Photo by Michelle GienowOn January 5, 2001, David Lesher wrote: "I happen to have a new Giant discount card. While they do give you 3 sets of barcode plastic, it occurs to me that the clerk only sees the backside. A laserprinter could easily make barcode that you just paste onto your card... (But that would be naughty, as it would really screw up Giant's tracking of what a vic^H^Hperson buys and where.)"
With that idea and the invaluable help of Dan Bornstein's wonderful Barcode Server program, I created this web page for people to swap their club cards from the privacy of their own homes. Any questions or comments please don't hesitate to e-mail me or check out my page.
This is a demonstration page, and I have no control over or responsibility for what happens to these numbers once they're posted by the owners. Philo has suggested that circumventing the voluntary sale of our privacy might be against our own best interests. A writer from the midwest, who asked to be anonymous, asked me why everyone was giving their real names to Giant in the first place. Jon Spreha pointed out that I'm missing some pretty darn good coupons.
For those of you outside the mid-Atlantic states, Giant is a large supermarket chain in the Baltimore/D.C. area. I do want to add more cards to this system, but I don't know about the card styles or pin numbers of any other regional supermarkets. Send me the name of a supermarket and scan or digital photo of the card and the pin number and I'll set up a system for those kinds of cards too.
I currently have a scanned Safeway card and examples from CVS/Pharmacy and Stop and Shop (thanks to Keli Yeats). Those of you who also own those cards who could mail me with your card numbers I'd appreciate it. I need to have a couple of examples in order to filter out obviously bogus card numbers.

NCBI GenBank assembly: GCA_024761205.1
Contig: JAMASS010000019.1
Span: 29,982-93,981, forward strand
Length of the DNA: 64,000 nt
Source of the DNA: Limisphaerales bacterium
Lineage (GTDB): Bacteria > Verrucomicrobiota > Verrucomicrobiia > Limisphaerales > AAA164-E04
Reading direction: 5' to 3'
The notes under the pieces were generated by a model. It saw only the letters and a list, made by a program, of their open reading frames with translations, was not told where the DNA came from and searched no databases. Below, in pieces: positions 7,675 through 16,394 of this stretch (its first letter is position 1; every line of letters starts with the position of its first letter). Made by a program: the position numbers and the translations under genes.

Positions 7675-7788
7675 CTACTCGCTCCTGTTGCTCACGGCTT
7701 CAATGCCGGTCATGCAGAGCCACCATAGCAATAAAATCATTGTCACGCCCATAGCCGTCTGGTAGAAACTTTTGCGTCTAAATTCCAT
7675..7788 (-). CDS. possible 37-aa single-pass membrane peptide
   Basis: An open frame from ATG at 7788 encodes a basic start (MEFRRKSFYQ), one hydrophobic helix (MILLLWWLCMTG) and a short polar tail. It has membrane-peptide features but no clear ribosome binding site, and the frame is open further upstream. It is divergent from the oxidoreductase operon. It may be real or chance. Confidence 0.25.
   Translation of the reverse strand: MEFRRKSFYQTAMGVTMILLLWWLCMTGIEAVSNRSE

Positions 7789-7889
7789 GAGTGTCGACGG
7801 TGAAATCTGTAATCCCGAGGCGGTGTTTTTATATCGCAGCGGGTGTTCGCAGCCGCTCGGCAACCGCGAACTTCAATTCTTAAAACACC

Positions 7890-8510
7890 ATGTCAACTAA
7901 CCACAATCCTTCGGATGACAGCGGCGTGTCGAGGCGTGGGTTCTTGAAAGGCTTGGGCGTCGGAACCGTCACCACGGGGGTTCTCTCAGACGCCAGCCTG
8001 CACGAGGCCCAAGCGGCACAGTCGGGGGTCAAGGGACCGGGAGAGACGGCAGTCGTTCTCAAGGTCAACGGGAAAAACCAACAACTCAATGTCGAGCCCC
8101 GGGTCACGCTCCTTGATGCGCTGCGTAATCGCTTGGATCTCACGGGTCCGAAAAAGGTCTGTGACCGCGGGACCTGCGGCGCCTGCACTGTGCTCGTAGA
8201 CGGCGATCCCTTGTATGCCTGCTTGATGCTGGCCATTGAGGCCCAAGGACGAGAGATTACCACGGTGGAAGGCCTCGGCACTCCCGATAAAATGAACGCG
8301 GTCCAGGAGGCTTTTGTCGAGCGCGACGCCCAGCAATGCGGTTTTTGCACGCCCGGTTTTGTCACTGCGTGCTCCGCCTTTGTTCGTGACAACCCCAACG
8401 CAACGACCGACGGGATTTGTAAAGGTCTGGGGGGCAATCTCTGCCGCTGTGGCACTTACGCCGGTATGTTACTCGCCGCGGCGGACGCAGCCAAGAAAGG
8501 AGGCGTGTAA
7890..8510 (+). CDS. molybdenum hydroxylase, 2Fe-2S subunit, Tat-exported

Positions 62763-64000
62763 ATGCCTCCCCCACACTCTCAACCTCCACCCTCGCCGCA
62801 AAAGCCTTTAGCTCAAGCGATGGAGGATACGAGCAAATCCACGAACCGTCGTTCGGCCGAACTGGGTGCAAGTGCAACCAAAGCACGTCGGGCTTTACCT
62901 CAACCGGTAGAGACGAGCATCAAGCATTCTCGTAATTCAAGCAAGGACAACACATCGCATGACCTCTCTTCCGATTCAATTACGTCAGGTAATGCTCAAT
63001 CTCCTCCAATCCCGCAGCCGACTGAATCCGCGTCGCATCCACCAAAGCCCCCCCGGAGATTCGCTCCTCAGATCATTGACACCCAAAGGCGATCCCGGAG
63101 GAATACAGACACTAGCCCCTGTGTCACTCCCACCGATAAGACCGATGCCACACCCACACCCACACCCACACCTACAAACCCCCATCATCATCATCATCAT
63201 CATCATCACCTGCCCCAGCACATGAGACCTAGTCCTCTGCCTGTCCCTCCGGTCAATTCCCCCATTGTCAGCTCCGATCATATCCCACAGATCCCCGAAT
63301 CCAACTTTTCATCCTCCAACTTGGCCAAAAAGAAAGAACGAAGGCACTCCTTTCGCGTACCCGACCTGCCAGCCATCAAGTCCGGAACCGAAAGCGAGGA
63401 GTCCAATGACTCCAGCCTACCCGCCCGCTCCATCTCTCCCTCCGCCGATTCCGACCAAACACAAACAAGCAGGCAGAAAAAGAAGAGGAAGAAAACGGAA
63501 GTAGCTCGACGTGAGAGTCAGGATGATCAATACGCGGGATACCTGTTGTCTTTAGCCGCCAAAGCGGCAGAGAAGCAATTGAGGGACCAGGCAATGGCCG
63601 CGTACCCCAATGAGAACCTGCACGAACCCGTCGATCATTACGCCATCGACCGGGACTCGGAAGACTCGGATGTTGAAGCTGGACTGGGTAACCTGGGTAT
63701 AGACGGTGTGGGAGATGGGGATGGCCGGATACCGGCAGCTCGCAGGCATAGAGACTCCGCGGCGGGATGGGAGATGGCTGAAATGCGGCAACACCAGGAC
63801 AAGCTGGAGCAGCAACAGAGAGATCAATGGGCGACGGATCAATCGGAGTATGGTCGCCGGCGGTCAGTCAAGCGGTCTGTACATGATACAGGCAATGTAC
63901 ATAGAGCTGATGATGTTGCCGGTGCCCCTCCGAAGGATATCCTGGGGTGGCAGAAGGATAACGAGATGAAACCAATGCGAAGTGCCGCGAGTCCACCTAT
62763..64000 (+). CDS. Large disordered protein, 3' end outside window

Thanks for the links from Red Rock Eater, Entertainment From The Unemployed, Justin's Journal, CouponNet, Flutterby (direct article link), LinkFarm (direct article link), Dan's Barcode Server, Geeks List, Neural.it, Baltimore City Paper (their October 1, 2003 feature article by Joab Jackson currently archived at the author's website), CIO Insight Magazine, boingboing, Claire Wolfe, and the site that started it all, the Politech list.
I've written a brand new Feedback and Interview Page which includes Andy Cervantes of the Privacy Foundation, Carl Ellison, Dan Bornstein, Declan McCullagh, Derek Hampton, Dominique Ritter of Adbusters, Nancy Werlin, Jim Rosenberg of WAMU radio, David Lesher and an interview I did for Columbus Alive. Check it out here.
Other articles written about grocery cards include Calling All Shoppers on Grocery Store Loyalty Cards by Deborah Pierce of the Seattle Press and Privacy Activism, "She's no blond" and a book by author Nancy Werlin called The Killer's Cousin (also available in paperback), a mystery novel containing a side element about trading grocery cards in a small town.
The privacy-minded may want to check out Consumers Against Supermarket Privacy Invasion and Numbering, a group that takes a closer look at club cards and RFID tracking tags. You may also want to read Kathleen Ellis's favorite scare story and Buying Trouble by Erik Baard in the Village Voice.
Safeway customers: You can help this guy become the ultimate shopper. Just e-mail him your address for a pre-printed label to put on your Safeway club card.
Also, this isn't the first time I've been involved in a web-based protest of sorts. Check out the Swatch Protest and Boycott pages on this same server for a fun little thing I did back in 1999. Also on a totally self-serving note, please take a minute to check out my Digital Photography Gallery at vees.net.
Put all of your club cards onto just one card.